We had a couple of early reads on the book and they were great. I just finished Her Fearful Symmetry, in time for our event at the Milwaukee Public Library on January 14th, and I have to concur it's a very good. It's a ghost story this time, concerning two pairs of twins. The older pair, Elspeth and Edwina, have been separated for years, and Elspeth has just died of cancer. She's bequeathed her apartment, and much of her fortune, to Edwina's twin daughters, Julia and Valentina, provided they live in her London flat for a year. They are not to see her papers, nor are they to allow their parents into the flat.
Elspeth's lover Robert is still in the building, obsessed with cemeteries and the dead. Their other neighbor is Martin, a man possessing severe OCD, such that he is unable to leave his apartment, even when his wife Marjike leaves him for Amsterdam. This, believe it or not, is the lighter parallel tale. There are some nice twists and turns, clever meditations on the soul, identity, home, and the old standbys, love and death. I'm not saying everybody loved the book who read it, but even Olive Kitteridge gets bad reads from some people.
Having read Audrey Niffenegger's books, The Time Traveler's Wife and Her Fearful Symmetry, I know the books bare some resemblances. Niffenegger's first book wasn't like anything else I've read. It was a time-travel book with a modern jump-cut structure embedded in a classic romance. Though many indies sold it well, it was said that B&N really helped make this book work in hardcover, taking a chance with indie MacAdam/Cage and hovering on the New York Times bestsellerlist in the twenties for months.
Harcourt was said to help out, having bought paperback rights early, and with that, lent marketing support. Of course I have no idea if most of this is true, particularly because both publishers have restructured in the wake of continuing publisher problems and many of my contacts are no longer at these houses. (I always say, there's nothing like a huge success to teeter a small publisher's finances).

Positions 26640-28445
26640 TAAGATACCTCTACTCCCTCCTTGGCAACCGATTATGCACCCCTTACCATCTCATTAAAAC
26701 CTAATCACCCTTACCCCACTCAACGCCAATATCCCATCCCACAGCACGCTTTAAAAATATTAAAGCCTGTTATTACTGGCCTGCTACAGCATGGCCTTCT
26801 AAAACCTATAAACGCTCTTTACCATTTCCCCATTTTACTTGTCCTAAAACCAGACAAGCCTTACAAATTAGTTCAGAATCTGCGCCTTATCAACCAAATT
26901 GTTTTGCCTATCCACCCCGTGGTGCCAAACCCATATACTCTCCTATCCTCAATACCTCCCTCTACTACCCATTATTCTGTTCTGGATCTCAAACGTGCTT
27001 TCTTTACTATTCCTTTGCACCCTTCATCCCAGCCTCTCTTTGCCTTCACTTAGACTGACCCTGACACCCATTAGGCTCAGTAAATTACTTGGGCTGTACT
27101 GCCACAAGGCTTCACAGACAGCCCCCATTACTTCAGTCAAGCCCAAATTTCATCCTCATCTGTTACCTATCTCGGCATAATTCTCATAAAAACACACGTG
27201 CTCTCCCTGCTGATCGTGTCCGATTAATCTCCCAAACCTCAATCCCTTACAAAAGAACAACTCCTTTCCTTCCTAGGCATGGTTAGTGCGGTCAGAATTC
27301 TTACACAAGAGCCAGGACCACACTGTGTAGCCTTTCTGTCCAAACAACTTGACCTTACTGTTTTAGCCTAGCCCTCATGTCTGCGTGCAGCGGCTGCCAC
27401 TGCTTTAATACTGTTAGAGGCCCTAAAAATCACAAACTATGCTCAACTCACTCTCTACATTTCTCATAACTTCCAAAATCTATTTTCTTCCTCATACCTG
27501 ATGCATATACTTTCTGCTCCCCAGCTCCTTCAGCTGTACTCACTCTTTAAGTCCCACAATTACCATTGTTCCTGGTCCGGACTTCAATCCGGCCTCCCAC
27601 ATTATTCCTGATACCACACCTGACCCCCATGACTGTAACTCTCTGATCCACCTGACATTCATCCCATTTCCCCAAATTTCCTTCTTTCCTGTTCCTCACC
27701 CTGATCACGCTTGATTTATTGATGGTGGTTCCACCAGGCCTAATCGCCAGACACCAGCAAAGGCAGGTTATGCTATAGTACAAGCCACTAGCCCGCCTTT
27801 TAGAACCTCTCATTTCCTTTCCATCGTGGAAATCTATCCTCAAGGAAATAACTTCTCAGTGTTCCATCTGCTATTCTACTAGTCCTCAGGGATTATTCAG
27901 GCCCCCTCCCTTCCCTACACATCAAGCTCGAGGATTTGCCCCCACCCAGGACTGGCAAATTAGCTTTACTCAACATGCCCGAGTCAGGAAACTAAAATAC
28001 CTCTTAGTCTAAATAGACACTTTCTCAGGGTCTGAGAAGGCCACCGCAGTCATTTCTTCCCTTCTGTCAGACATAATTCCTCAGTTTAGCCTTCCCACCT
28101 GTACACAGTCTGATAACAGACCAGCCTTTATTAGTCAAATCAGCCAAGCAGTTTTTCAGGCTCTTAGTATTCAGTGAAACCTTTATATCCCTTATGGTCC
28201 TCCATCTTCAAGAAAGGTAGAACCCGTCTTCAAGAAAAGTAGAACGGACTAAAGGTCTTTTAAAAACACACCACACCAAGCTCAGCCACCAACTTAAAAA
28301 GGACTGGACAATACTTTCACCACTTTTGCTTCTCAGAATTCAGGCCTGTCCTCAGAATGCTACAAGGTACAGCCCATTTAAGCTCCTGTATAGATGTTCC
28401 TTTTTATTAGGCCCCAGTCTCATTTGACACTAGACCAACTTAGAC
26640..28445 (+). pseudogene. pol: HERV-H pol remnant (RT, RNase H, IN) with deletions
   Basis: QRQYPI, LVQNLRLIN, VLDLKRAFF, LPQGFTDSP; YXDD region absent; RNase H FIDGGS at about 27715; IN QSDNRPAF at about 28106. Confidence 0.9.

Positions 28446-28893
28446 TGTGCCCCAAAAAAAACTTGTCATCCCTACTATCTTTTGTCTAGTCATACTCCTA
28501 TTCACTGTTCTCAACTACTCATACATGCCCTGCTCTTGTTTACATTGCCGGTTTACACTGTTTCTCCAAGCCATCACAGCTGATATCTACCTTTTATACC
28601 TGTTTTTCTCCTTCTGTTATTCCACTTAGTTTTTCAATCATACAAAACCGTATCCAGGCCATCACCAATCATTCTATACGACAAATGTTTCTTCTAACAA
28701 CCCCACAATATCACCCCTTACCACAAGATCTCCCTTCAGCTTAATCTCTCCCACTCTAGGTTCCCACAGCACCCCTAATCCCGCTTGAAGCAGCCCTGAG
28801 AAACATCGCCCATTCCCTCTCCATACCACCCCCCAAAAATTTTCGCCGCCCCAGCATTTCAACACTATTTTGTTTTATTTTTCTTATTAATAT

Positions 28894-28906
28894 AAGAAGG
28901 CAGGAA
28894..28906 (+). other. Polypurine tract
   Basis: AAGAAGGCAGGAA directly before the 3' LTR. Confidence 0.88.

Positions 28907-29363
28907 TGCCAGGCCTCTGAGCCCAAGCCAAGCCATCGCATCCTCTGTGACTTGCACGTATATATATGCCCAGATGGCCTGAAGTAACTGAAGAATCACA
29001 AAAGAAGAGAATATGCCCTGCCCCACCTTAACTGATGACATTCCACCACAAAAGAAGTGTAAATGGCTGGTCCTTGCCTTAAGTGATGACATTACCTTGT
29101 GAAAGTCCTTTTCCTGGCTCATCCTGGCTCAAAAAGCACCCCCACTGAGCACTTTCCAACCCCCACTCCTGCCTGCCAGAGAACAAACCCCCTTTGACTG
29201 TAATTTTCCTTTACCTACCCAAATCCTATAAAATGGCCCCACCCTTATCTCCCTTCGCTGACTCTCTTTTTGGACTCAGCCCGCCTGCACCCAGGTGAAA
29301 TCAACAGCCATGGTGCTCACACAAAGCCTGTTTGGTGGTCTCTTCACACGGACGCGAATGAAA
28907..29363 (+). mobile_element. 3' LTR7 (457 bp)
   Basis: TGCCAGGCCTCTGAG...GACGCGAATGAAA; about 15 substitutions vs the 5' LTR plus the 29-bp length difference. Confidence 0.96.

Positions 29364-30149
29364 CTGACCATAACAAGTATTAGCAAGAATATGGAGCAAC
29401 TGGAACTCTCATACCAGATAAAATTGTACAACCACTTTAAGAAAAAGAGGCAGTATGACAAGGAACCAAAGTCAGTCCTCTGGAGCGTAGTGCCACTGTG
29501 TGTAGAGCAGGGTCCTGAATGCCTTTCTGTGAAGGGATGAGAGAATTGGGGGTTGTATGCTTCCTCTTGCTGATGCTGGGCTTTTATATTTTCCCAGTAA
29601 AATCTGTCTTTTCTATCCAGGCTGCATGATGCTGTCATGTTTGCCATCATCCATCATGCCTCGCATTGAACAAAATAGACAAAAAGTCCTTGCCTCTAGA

Anyway, the book exploded in paperback. And while I don't know exactly how the rights came on the market for the next book (was it a one-book contract or did MacAdam/Cage give up the rights on their 2nd book of a two-book deal?), they did, and Scribner snapped it up in an auction. Here was a novel that sold beyond expectations, it was a rare auction where the manuscript was finished and also good, and there was a movie of the first novel on the horizon.
The movie was released, and drove sales of The Time Traveler's Wife, but didn't exactly set the box office on fire.
We've sold the book very well, as did some other independents. But in other markets, the book did not sell to expectations, and the publisher wound up doing a shared markdown. Like many independents, we don't often take advantage of this opportunity. It's a lot of paperwork for few books sold--and it often is difficult to chase down the elusive credit. Most shared markdowns wind up being celebrity nonfiction and commercial novels. We can't even sell those at $6.99 mass market (and I'm not being snotty here--I've tried).
I won't talk about the jacket, but I'm sure the shiny teal cover was a bit controversial and is now taking some of the blame. Expect a very different package when the book is released in paperback. I'm expecting something more like Sarah Waters' The Little Stranger, another ghost story that is likely performing above expectations, especially since Stephen King called it the best book of 2009.
So here's the package--a rich and rewarding novel in Her Fearful Symmetry, a fascinating author, a great setting at Milwaukee Public Library's Centennial Hall, Thursday, January 14th, 7 PM*), the event is free, and now the book's only $13.50 if you want to buy a copy. A portion of the sales will go to the Milwaukee Public Library. And we'll bring a selection of other titles for you to purchase, a mobile library, if you will. See you there.
Here's Niffenegger's front-page review for Her Fearful Symmetry in The New York Times Book Review.
Another great review in the London Telegraph.
Just like the advance, it's hard to judge the novel without the context of The Time Traveler's Wife, though one of my booksellers hadn't actually read the first book. Here's a good review from the Guardian (UK).
AV Club review here. Better than the first book.
Washington Post review from Ron Charles. Some issues, but likes it.
The Toronto Globe and Mail features a review from Emma Donoghue. I think that's a good matchup.
One last piece from the Los Angeles Times and Martin Rubin. Issues with the philosophy, but happy with the twists.
*Depending on turnout. We have a smaller option if necessary.